10. This article leaves me with several questions . The one I will address concerns carrying a scoped rifle behind or under a seat . He stated not having much room in his foreign truck. Does he expect to a have a scope that will remain zeroed or is it going to be knocked out of alignment . It seems that he had limited room for a case . As for a truck gun an open sight seems more practical . The standard military M14 in 7.62 or the Ruger mini 14 in 5.56 /.223 or the Ruger ranch rifle in the Russian round would be serviceable. I have always wished Ruger would put out a mimi 14 in .243. But that is just my thinking.

      1. And THAT’S why I said I could be wrong! Damn, only second or third time this year! :). I thought the tray might be a hard case configured for the truck.

    11. @Vanns40,

      Thank you for the response, and I fully admit geography makes a huge difference in what we all call Standard ammo available on the shelves that are stores!

      I have considered writing articles and submitting them to Ammoland, but I did not see any methodology on the site to achieve that end!

      I’m actually a published author, having written for the online examiner news zine for nearly two years! I’ve also written short stories and poetry which were published, but that’s a different vein!

      I have wanted to write several articles for those of us who are physically impaired, as well as those of us who are dirt poor, both categories into which I fall!

      I do not know who Fredy is, so if you could enlighten me I would appreciate it sir!

      I believe I did partially write the article you suggest in my comment, as I provided good examples of other calibers, and rifles!

      There are a couple of other commenters who also offered up some really quality older rifles, that most people would not even consider these days for usable Weaponry, despite the fact that they are still quite efficient at getting the job done!!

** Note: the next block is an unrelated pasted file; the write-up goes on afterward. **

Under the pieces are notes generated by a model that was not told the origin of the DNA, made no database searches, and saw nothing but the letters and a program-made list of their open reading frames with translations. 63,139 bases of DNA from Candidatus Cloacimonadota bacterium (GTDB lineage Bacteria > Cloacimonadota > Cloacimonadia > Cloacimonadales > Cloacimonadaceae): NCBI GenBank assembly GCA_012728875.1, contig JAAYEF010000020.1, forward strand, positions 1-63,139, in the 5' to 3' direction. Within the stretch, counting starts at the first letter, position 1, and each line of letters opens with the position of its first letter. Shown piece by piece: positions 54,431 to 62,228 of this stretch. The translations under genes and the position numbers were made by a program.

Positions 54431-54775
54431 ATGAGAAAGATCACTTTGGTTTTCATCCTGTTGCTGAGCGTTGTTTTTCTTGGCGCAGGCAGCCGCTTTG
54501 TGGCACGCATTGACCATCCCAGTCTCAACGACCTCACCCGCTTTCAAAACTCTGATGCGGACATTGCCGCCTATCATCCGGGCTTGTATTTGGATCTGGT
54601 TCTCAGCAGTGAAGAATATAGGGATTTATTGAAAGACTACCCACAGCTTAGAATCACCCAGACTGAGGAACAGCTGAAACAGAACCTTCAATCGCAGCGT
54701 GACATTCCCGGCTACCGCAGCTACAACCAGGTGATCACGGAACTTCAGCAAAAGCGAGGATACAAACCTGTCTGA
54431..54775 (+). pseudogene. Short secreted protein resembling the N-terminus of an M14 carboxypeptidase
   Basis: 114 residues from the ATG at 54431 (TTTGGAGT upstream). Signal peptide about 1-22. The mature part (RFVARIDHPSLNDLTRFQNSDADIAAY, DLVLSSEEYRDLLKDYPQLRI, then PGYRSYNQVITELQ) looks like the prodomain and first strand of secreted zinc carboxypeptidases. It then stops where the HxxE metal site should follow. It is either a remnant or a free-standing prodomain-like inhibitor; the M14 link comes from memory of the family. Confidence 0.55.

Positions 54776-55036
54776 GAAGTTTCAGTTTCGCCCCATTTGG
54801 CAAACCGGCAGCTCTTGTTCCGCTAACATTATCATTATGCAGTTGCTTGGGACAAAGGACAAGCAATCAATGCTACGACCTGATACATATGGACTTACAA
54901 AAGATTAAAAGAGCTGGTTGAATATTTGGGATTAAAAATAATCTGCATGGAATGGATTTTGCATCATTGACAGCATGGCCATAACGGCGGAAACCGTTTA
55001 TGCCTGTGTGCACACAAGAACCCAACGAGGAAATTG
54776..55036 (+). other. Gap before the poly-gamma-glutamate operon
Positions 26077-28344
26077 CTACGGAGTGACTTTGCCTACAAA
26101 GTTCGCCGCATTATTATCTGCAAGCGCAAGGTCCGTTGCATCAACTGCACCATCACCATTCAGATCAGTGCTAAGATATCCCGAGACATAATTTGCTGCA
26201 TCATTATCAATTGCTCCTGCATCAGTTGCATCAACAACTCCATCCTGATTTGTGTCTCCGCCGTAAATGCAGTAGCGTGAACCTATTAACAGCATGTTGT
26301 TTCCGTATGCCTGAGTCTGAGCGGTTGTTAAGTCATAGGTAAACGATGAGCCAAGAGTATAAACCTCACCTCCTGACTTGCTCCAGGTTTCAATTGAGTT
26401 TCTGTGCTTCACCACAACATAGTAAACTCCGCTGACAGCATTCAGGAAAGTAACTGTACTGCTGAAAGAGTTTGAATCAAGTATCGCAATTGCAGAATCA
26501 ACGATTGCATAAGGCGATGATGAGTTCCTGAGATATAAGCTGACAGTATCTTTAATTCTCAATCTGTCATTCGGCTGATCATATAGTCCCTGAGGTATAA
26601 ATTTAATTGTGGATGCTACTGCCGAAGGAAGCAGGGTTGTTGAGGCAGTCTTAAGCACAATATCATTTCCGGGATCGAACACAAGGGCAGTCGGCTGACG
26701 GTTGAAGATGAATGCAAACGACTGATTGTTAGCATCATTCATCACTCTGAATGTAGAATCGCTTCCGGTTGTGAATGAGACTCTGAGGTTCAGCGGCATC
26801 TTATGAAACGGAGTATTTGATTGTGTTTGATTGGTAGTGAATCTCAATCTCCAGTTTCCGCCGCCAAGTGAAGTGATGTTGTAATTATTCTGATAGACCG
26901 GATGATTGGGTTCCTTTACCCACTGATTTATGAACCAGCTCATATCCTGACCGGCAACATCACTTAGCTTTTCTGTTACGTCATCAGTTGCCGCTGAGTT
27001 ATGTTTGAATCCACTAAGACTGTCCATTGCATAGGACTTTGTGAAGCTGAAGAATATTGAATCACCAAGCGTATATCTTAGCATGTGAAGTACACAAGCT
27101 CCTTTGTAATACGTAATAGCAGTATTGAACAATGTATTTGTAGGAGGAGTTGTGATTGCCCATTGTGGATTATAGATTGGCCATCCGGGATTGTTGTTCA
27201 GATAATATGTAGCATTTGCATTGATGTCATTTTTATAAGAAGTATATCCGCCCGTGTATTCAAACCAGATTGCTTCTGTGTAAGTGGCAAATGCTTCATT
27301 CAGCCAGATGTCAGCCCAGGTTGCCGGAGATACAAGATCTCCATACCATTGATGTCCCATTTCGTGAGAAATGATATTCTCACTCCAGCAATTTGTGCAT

Thanks again for the kind words, and the suggestions!

    12. @Vanns40,

      I must have missed something in that article that I read!

      I could have sworn that the author indicated a minimal rest at 450 yards, and a standing sling only at 200 yards!

      Are you going to tell me that you can get two minutes of angle under those conditions?

      Further, I live in the middle of Central Wyoming, so I see 4570 on the Shelf on a regular basis, and 65 Grendel, and 35 Remington, so I don’t know where you live and what you were limited to, or if you don’t have an internet connection for ammo on a regular basis, but the bottom line is that you can get any caliber, or almost any caliber, known to Humanity, online!

      I must add, that the author of The Articles preconceived ideas, play the definite role in the limiting of his choices! There is a raft of good, quality, used rifles available, please see gunbroker.com, and a wide variety of calibers that are widely available, had he taken the time to look and do more research!

      I’ve taken deer off hand standing, with iron sights, at 450 yards, and that is with a 30-06 that had been chambered in a rebarreled Wehrmacht World War II German military bolt action rifle!

      No, I’m not some prize shot, I am an average shooter, I just took my time to make sure I had a good shot under the right conditions before I squeezed the trigger!

      My point here, is it there is a wide variety of calibers that would fit his needs for as far as range is concerned, and a wider variety of rifles that would get the job done, and for just about half of what he spent!

      I need information based on real world Concepts, facts, and empirical evidence, not Pie in the Sky I’ve got oodles of shekels to spend!

    13. @WB,

      Are you attempting to tell me that I cannot depend upon a mole and articles to provide me with real world, empirically based, factual articles that might assist me in making real-world choices with my limited dollars?